This report describes the first of these meetings by first describing the workshop itself, listing near and long-term collaboration opportunities, and discussing the essentials for successful cooperation. The appendices of the report include the list of participants, workshop agenda, and a detailed listing of the research efforts presented at the workshop.
Since the Republic of Uzbekistan’s independence in the early 1990s, Uzbekistan has implemented several national and international programs to develop its science and technology research and education infrastructure to support a modern knowledge based economy. This investment focuses on science and technology policy activities with potential impact on socioeconomic development of the country. In the life sciences, the most prevalent issues of interest for Uzbekistan are agriculture, water and land resource management, health care, and biotechnology.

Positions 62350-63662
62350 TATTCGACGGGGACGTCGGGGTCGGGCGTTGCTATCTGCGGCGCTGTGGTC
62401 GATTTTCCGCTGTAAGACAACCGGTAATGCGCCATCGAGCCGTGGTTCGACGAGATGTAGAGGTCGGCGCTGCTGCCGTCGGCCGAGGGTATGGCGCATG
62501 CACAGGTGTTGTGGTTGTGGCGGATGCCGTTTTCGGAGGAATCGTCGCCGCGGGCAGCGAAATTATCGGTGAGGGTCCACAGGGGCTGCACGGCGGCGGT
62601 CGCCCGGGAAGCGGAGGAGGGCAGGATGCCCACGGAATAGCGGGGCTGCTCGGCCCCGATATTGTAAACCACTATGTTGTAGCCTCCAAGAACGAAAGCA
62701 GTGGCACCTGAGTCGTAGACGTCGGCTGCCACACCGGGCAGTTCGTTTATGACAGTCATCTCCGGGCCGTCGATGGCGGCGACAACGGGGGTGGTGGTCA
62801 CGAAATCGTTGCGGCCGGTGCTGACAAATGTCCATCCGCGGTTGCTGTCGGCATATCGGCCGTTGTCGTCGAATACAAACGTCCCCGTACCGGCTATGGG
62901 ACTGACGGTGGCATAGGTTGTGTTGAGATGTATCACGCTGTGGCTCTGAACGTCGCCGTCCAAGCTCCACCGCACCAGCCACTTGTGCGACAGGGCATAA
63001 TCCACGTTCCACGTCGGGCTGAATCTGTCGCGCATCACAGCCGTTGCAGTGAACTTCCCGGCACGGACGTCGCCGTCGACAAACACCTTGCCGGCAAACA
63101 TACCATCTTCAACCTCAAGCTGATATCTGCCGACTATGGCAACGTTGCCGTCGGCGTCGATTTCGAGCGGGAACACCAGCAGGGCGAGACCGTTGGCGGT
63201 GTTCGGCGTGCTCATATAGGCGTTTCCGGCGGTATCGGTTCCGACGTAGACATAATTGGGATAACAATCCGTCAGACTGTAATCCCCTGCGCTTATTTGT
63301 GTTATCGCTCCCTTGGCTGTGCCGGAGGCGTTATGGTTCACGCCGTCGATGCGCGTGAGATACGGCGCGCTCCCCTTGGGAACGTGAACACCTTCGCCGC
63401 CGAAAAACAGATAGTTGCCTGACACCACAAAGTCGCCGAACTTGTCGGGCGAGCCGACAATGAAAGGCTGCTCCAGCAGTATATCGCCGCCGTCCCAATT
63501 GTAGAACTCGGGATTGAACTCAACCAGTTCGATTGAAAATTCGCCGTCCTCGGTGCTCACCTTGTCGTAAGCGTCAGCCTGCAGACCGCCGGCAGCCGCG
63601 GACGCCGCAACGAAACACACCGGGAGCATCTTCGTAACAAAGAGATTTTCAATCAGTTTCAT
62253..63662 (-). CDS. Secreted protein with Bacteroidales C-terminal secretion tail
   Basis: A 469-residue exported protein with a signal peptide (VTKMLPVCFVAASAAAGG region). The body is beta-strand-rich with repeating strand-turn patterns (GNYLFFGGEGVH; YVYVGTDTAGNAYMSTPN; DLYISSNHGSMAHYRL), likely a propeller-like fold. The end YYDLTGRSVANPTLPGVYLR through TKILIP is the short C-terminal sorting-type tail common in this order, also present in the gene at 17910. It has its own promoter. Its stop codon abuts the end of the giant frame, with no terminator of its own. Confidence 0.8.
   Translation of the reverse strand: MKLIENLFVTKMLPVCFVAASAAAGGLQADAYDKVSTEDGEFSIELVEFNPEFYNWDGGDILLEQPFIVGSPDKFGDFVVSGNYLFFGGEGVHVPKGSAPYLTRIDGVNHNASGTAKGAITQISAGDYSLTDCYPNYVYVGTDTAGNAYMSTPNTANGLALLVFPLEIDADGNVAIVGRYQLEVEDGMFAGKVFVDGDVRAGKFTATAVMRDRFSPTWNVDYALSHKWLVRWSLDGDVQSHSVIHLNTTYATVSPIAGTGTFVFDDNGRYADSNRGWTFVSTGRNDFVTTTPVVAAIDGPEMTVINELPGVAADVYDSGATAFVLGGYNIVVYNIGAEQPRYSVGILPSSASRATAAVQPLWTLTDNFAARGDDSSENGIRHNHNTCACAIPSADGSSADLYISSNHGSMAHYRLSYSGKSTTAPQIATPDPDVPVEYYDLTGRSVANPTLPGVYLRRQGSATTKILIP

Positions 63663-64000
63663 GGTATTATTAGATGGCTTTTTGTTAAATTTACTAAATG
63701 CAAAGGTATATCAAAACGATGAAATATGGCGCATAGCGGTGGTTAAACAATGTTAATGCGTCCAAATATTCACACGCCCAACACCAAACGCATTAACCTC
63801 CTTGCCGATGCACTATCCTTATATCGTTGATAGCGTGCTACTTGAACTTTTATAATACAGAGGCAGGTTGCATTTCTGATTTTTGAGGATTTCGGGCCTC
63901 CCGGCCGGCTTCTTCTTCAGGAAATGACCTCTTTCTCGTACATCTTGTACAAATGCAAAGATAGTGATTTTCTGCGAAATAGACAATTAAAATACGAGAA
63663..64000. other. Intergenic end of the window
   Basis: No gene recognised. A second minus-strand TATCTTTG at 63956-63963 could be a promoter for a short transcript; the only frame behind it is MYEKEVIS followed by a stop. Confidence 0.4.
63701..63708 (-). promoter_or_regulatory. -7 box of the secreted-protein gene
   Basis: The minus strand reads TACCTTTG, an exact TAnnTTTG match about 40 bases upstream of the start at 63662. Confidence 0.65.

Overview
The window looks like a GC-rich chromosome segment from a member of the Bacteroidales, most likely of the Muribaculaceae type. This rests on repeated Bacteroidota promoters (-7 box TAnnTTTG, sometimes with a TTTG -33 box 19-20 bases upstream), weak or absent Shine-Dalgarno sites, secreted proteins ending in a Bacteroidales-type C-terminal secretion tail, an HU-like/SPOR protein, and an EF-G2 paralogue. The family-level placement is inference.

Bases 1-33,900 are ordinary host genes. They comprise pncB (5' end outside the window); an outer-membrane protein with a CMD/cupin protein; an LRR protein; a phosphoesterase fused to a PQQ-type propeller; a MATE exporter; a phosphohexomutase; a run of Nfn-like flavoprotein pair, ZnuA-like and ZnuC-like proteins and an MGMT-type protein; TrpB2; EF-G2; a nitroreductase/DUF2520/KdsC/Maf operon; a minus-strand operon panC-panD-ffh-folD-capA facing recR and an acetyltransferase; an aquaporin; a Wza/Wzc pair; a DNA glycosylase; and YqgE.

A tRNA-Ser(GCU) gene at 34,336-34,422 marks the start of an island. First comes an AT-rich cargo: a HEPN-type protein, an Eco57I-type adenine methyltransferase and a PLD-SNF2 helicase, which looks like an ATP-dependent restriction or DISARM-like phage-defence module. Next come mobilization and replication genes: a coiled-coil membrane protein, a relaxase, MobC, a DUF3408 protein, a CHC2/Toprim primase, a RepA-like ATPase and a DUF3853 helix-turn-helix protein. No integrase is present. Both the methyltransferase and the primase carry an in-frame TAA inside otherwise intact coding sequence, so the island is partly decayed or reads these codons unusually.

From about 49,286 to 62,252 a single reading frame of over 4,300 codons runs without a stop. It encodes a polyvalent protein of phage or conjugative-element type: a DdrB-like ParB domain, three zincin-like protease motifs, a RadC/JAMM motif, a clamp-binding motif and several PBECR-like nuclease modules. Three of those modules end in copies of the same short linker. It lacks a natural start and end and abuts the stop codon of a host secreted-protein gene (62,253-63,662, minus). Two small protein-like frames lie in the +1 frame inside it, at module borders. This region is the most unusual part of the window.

Following its independence, the United States Government has been interested in long term scientific engagement with Uzbekistan, as well as other former Soviet Union countries. Starting in 2002, more than twenty mutually beneficial bilateral cooperative projects have been funded through the U.S. Department of Agriculture (USDA) Agricultural Research Service (ARS), with support from the Department of State or Department of Defense.1 For over a decade, USDA and Uzbek scientists have worked together to build long term research partnerships, develop genetically enhanced cotton varieties, and promote technology transfer, patenting of newly developed products, and responsible science. The USDA ARS programs were the most successful of all U.S. Government supported programs because their activities were based on mutually beneficial research interests such as cotton research and built on Uzbekistan’s agriculturally based economy.